There are few elements that symbolise an organised group more than its crest.
From the very moment Barça was founded, the club had its own emblem that the players proudly wore
on their shirts. It was the coat of arms of the city of Barcelona, a diamond shape divided into
four quarters, with a crown and a bat on top, and surrounded by two branches, one of a laurel tree
and the other a palm. This, even at such an early stage, was a way of expressing the club’s
link to the city in which it was born.
This crest remained unchanged until 1910. Shortly after Gamper had saved the club from serious crisis in 1908, a decision was made to give the club its own differentiated crest. In 1910, the club held a competition between all the members interested in presenting proposals. The winner was Carles Comamala, who played for the club between 1903 and 1912, and was a medicine student at the time, as well as being a fine artist. And so the crest that the club wears to this day was created, although there have been a few variations. It is a bowl-shaped design, in which the two upper quarters maintain the St George Cross and the red and yellow bars of the original, which are the most representative symbols of Barcelona and Catalonia. The club initials FCB appear on a strip across the centre, and below are the Barça colours and a ball. So, what we have is a crest that honours the sporting dimension of the club as well as its connection to its city and country.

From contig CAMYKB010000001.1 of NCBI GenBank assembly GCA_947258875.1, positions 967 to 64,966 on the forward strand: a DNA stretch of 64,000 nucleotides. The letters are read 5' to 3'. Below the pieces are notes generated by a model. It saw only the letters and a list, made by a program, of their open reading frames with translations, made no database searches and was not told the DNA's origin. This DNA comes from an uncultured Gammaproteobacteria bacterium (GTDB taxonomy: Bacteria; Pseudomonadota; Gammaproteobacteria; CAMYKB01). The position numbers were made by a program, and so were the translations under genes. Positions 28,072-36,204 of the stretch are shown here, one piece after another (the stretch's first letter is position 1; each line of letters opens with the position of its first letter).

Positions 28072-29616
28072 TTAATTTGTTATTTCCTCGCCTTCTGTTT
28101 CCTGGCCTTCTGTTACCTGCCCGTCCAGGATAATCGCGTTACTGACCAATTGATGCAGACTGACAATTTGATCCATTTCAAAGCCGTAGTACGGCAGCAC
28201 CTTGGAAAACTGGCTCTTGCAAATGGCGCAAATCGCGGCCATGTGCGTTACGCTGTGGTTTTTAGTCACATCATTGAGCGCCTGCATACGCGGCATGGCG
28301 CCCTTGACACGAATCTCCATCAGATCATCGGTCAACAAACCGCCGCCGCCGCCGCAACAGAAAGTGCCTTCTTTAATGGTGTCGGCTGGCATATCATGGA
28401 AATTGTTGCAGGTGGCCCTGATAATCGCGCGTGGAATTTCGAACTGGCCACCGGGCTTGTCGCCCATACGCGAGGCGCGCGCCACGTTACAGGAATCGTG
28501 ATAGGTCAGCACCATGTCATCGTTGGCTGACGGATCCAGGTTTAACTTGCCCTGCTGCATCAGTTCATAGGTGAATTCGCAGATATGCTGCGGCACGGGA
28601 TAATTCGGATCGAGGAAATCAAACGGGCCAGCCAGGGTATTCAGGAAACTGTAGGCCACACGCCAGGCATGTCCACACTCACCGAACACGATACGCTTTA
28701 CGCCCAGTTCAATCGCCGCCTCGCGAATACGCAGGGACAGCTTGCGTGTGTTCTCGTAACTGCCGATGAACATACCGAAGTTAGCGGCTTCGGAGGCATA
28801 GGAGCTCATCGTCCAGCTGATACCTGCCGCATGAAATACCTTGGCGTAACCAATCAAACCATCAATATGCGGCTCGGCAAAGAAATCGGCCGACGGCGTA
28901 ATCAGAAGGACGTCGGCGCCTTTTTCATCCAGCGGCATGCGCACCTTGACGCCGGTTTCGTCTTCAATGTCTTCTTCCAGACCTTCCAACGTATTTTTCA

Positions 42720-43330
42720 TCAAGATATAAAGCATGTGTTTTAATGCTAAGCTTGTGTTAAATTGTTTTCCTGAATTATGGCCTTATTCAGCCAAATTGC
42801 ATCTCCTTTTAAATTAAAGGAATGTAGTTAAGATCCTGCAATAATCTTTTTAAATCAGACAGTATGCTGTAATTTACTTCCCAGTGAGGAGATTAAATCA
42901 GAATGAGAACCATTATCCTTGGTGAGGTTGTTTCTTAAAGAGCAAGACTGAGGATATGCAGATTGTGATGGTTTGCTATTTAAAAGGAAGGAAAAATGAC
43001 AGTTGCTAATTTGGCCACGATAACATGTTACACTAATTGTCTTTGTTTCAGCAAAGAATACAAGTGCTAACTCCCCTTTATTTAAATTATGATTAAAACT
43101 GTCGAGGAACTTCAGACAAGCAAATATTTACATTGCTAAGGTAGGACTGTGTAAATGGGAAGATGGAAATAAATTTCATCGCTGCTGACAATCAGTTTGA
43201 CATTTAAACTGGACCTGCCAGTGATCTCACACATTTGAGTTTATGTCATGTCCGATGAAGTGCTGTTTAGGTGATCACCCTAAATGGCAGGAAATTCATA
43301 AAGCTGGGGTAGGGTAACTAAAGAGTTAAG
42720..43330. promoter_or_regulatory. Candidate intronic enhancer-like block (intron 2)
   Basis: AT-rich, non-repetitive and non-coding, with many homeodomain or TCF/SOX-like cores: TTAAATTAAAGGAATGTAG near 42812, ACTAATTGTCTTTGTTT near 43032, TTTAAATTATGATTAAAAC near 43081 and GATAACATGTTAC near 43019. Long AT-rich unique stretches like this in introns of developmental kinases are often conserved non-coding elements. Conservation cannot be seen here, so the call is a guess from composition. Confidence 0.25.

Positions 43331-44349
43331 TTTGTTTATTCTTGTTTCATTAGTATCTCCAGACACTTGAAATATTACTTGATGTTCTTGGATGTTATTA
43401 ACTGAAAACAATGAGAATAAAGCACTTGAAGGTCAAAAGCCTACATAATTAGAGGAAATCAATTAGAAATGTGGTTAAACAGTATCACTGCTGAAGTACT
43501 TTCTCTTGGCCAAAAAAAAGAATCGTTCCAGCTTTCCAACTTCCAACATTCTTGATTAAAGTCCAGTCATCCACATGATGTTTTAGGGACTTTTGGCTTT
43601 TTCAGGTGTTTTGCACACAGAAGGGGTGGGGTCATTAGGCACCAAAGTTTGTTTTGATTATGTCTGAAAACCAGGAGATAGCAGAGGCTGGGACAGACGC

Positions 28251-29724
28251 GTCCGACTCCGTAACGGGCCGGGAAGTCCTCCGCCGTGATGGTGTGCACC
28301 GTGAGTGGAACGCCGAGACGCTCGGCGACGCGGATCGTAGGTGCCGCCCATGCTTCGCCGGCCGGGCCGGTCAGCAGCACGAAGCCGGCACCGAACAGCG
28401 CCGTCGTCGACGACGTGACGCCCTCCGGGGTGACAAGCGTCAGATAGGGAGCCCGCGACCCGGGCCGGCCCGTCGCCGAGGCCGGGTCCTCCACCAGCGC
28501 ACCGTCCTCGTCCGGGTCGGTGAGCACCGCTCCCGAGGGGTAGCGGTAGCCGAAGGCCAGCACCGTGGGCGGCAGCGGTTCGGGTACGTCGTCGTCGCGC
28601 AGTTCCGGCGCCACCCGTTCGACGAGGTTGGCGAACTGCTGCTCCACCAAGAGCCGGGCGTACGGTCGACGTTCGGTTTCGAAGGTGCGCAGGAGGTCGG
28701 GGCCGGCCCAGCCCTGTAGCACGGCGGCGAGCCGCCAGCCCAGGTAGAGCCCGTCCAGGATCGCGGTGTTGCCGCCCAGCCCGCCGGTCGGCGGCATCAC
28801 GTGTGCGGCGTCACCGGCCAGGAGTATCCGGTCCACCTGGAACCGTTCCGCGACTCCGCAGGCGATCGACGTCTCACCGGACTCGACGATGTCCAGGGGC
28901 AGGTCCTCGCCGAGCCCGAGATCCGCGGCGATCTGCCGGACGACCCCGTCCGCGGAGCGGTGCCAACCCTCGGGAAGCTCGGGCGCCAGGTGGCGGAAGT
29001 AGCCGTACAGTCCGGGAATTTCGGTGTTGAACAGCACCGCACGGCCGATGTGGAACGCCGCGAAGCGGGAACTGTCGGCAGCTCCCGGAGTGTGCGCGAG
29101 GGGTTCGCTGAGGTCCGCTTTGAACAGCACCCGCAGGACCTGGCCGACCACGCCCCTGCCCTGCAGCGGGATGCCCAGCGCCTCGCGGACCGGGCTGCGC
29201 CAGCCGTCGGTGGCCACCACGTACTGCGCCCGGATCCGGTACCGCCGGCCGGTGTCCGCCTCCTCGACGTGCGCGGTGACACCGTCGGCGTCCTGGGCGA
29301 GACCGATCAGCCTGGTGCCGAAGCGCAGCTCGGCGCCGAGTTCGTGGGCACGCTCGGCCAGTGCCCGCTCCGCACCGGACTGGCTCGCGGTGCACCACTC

Since 1910, the changes made to the design have been minimal, generally just modifying the aesthetics and the patterns used for the outline. The biggest changes came about as a result of political obligations. When Franco came to power, the letters FCB were replaced by CFB, to reflect the way the club was forced to use the Spanish version of its name. The dictatorship also obliged the club to remove two of the four bars from one of the upper quarters, thus excluding the Catalan flag from the crest. On occasion of the club’s 50th anniversary in 1949, the four bars returned. The original letters were not recovered until late 1974, when the crest reverted to the original 1910 design.
The present crest is based on an adaptation made by designer Claret Serrahima in 2002, in which the lines are a little more stylised, the dots between the letters have been taken away, the name has been made smaller, and there are fewer pointed edges. The lines in this latest design are somewhat simpler, to make it easier for the crest and the club’s corporate identity to be reproduced in all the different formats.